darling

[ dahr-ling ]
/ ˈdɑr lɪŋ /

noun

a person very dear to another; one dearly loved.
(sometimes initial capital letter) an affectionate or familiar term of address.
a person or thing in great favor; a favorite: She was the darling of café society.

adjective

very dear; dearly loved: my darling child.
favorite; cherished.
Informal. charming; cute; lovable: What a darling baby!

Nearby words

  1. darksome,
  2. darktown,
  3. darky,
  4. darlan,
  5. darlene,
  6. darling downs,
  7. darling range,
  8. darling river,
  9. darling's disease,
  10. darling, jay norwood

Origin of darling

before 900; Middle English derling, Old English dēorling. See dear1, -ling1

Related formsdar·ling·ly, adverbdar·ling·ness, noun

Darling

[ dahr-ling ]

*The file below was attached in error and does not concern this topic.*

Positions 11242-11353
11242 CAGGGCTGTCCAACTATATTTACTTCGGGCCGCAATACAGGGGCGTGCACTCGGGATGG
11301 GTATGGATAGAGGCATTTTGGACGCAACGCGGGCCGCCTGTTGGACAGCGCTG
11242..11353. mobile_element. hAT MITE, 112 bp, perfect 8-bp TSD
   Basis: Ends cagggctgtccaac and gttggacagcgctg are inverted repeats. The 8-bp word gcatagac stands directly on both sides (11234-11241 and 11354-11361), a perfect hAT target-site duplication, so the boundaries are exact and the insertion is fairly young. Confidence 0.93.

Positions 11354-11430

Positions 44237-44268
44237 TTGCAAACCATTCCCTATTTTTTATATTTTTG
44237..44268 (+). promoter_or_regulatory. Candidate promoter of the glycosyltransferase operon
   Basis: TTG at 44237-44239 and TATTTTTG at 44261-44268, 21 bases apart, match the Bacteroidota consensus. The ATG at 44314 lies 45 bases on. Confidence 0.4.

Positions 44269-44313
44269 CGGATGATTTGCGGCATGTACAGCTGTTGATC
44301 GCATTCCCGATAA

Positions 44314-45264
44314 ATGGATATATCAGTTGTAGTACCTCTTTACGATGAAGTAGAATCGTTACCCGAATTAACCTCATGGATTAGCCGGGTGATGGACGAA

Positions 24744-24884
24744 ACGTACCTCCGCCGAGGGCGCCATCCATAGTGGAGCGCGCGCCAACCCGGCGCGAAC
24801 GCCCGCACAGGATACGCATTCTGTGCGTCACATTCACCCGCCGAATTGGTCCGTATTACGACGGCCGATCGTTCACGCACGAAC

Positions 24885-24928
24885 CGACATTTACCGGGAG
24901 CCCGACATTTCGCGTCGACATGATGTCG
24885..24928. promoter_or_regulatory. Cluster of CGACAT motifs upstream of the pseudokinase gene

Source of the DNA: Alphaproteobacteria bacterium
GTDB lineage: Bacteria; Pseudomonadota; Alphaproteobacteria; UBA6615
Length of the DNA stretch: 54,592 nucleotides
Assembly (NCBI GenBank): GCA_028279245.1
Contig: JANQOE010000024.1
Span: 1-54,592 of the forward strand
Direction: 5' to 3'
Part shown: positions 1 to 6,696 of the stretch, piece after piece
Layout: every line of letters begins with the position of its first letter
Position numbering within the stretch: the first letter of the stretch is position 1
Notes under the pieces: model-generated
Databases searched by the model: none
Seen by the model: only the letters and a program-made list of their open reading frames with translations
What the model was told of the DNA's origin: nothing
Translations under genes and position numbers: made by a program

/ ˈdɑr lɪŋ /

noun

Jay Nor·wood [nawr-woo d] /ˈnɔr wʊd/, Ding, 1876–1962, U.S. political cartoonist.
Dictionary.com Unabridged Based on the Random House Unabridged Dictionary, © Random House, Inc. 2019

Examples from the Web for darling


British Dictionary definitions for darling

darling

/ (ˈdɑːlɪŋ) /

noun

a person very much loved: often used as a term of address
a favouritethe teacher's darling

adjective (prenominal)

beloved
much admired; pleasinga darling hat

Word Origin for darling

Old English dēorling; see dear, -ling 1

Darling

/ (ˈdɑːlɪŋ) /

noun

Grace. 1815–42, English national heroine, famous for her rescue (1838) of some shipwrecked sailors with her father, a lighthouse keeper
Collins English Dictionary - Complete & Unabridged 2012 Digital Edition © William Collins Sons & Co. Ltd. 1979, 1986 © HarperCollins Publishers 1998, 2000, 2003, 2005, 2006, 2007, 2009, 2012

Word Origin and History for darling

darling

Old English deorling "darling, favorite minion," double diminutive of deor "dear" (see dear (adj.)). The vowel shift from -e- to -a- (16c.) is usual for -er- followed by a consonant. "It is better to be An olde mans derlyng, than a yong mans werlyng" (1562).

Online Etymology Dictionary, © 2010 Douglas Harper